# Understanding What A Normal Force Is

#### jot_dain

Hello all

I know this may sound like a simple question but i am struggling to get my head around the concept of a Normal Force.

I know that the definition of a Normal Force is the force that is perpendicular to the surface the object in question makes, but i am trying to visualize this.

I have an object of some mass that is stationary on a sloped surface at angle theta (no friction forces exist).

As this object is stationary the ground exerts an equal and opposite reaction force.

I have tried to show this in my diagram below:- This is where i get a confused.

Am i correct in thinking that the reaction force can be split into two component forces.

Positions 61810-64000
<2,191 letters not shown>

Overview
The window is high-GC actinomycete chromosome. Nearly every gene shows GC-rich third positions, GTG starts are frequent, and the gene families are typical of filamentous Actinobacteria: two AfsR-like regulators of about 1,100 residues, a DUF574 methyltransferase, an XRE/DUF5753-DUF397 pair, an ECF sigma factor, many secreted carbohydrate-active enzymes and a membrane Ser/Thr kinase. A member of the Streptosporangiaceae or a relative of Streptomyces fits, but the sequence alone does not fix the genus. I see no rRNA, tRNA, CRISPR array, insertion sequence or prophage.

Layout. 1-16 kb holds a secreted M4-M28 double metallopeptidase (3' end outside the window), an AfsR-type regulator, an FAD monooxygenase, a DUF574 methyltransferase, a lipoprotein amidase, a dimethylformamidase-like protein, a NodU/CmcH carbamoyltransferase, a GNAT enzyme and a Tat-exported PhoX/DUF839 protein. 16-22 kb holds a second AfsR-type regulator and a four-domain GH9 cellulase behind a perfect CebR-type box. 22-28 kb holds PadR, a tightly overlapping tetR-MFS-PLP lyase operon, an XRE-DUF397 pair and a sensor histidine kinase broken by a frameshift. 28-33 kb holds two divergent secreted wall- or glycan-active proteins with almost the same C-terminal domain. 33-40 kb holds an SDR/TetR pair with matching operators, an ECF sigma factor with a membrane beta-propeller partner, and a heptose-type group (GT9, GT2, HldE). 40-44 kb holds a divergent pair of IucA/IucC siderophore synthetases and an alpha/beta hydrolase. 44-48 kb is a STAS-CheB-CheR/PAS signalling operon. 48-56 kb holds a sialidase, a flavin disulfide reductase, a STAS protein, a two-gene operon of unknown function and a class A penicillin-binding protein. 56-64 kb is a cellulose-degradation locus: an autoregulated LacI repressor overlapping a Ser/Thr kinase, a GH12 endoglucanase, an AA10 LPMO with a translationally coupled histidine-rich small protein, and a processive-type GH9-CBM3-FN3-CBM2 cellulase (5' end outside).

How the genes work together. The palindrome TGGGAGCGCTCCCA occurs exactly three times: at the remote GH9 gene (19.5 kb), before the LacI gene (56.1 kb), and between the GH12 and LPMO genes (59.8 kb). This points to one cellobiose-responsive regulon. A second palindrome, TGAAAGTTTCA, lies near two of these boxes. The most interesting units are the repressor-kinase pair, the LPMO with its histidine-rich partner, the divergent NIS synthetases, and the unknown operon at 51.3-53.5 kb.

I have tried to show how i have split the reaction force into two below:- As you can see that i have split the Reaction Force into two Forces F2 which is my Normal force because it is perpendicular to the ground.

And a secondary force which i have called F3 - but what would F3 be called?

Also would the angle Theta be the same at the corners i have shown?

I hope this makes sense?

Thank you.

#### Woody

There are a number of mistakes.
You have your right angle triangle round the wrong way,

I would have broken down the F1 force into components. Note that the F1 force should be the hypotenuse (longest side) of the triangle.
You would then get the Normal Force perpendicular to the slope and the XXXX force (or F3) is parallel to the slope.
Note that the Reaction Force is now Balancing the Normal Force.
F3 is now the portion of the F1 force that is not balanced by the Reaction Force
i.e. F3 is the portion of the F1 force that will cause the block to slide down the slope.
Note that $$\displaystyle F1=\sqrt(F2^2+F3^2)$$ (not just F2+F3).

• donglebox and topsquark